Missed the racing stories, so thought I’d bring this back. Last Sunday the Bike Pit of Pilot Rock, OR hosted its’ first MX race as part of the WRA Racing Spring Series, since it’s only an hour away, Team Old School couldn’t resist. This track is a long outdoor full-on MX, with lots of big doubles and tabletops. I’ve ridden it before, but was frustrated that the little 200 couldn’t clear the biggest jumps. Fortunately for the race, the track was smoothed and widened, and the jump take-offs were elevated. I managed to talk my old race buddy Mark into joining me, and we both entered the +50 class. Mark rides a ’04 Suzuki 250f, and although everyone else would be on 450’s, we planned to put up a fight! Old School Al was a little unsure at first, but after practice we were both grinning! I was able to clear all the big jumps and was even able to pull away from a few riders. Well it was time for the first moto and we had about 12 guys on the line,( a mix of Vets, +40, +50) the start was soft and long and I knew that would be a problem for the 200. Sure enough, I got a good jump off the line but was quickly 2nd to last into the first corner. Somehow Mark had a “Villapoto moment” and holeshot the entire group, rounding the second turn in the lead, his bike coughed and died which was just what the 200 needed, I think I was 4thout of the first turn and 2nd out of the second turn due to Marks’ mishap. Needless to say I was running like a scared rabbit with wolves close behind, I wasn’t sure if I could hold off the faster bikes for five long laps. I snuck one quick look back and saw a Yamaha 450 about 5 seconds back , this prompted me to turn it up one more notch. Coming out of the back stretch toward the spectator area, I’m not sure who was more surprised to see the 200 in 2nd place, me or the crowd! I wound up finishing 2nd overall and 1st in my class, 6 sec. behind the leader and 5 sec. ahead of the Yamaha. The start of the second moto was cold and very windy, I lined up next to Mark hoping his holeshot Mojo would somehow inspire the 200 to forget it was a 200, once again I got a nice view of everyone’s rear fender, but luckily followed Mark around traffic and left the second turn in 3rd place. Mark and I quickly passed the same guy on the Yamaha 450 but he out horsepowered me down the next straight, you could tell he wasn’t going to let an XR200 beat him twice! I fought to stay within striking distance and did pass him in several corners around the track, only to have him pass me back on the straights...I really needed that 5 sec. cushion I had on the first moto. We caught up to Mark who was easing up slightly but since we were all running the same lap times, the order didn’t change. Coming off the big spectator jump, I almost took a dirt nap when a big gust blew my wheels out from under me, it knocked my foot off the peg, but somehow I stayed up. We finished the moto 1-2-3 like a freight train and I was happy all went well. According to Mark we were all tied with 4 points each (his 3,1) (my 1,3) and the Yamaha 2,2 since the second moto is the tie breaker , Mark was 1st, Yamaha guy 2nd and myself 3rd. Afterwards we had several guys come up and comment on how well the 200 did, especially the guy on the kx500 who still couldn’t believe we had beat him both motos! It was a great day at the races and lots of fun, Team Old School can now add a modern MX race to our portfolio! Old School Jeff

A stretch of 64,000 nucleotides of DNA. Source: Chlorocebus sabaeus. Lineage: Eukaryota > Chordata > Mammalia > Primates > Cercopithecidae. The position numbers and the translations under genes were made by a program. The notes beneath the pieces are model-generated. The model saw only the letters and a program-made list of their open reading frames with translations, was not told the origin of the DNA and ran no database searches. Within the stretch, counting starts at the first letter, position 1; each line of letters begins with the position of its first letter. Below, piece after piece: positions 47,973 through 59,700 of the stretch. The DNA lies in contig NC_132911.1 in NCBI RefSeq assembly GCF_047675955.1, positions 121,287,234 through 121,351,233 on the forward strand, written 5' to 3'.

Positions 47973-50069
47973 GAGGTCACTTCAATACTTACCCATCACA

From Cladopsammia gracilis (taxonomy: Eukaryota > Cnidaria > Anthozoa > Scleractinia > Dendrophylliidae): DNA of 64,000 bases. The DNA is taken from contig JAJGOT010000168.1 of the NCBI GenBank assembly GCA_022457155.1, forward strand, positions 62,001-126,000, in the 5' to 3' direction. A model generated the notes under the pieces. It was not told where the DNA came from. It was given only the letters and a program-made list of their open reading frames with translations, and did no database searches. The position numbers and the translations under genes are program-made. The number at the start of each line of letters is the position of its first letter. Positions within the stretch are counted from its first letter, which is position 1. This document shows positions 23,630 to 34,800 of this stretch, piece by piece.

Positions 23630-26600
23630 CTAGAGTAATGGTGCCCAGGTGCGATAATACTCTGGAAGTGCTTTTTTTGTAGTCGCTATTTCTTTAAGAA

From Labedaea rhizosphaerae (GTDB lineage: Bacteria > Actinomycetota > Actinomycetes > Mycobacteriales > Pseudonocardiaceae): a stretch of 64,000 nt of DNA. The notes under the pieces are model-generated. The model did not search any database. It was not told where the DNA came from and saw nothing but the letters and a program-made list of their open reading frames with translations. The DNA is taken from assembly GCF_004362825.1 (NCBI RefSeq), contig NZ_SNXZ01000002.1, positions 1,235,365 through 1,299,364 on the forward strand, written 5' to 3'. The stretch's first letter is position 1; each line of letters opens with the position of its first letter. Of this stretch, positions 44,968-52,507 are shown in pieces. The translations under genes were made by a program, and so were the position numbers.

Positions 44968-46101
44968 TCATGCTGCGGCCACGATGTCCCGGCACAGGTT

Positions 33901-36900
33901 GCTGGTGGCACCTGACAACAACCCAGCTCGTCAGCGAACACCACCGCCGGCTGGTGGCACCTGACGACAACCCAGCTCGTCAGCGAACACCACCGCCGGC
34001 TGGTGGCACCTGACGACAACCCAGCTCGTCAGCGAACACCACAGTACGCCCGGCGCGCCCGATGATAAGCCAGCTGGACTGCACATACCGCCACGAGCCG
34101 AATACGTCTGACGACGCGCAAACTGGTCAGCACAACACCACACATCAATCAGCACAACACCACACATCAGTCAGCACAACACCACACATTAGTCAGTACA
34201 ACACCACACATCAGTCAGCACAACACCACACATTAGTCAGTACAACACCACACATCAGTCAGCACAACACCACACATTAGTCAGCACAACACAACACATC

10. Old School Jeff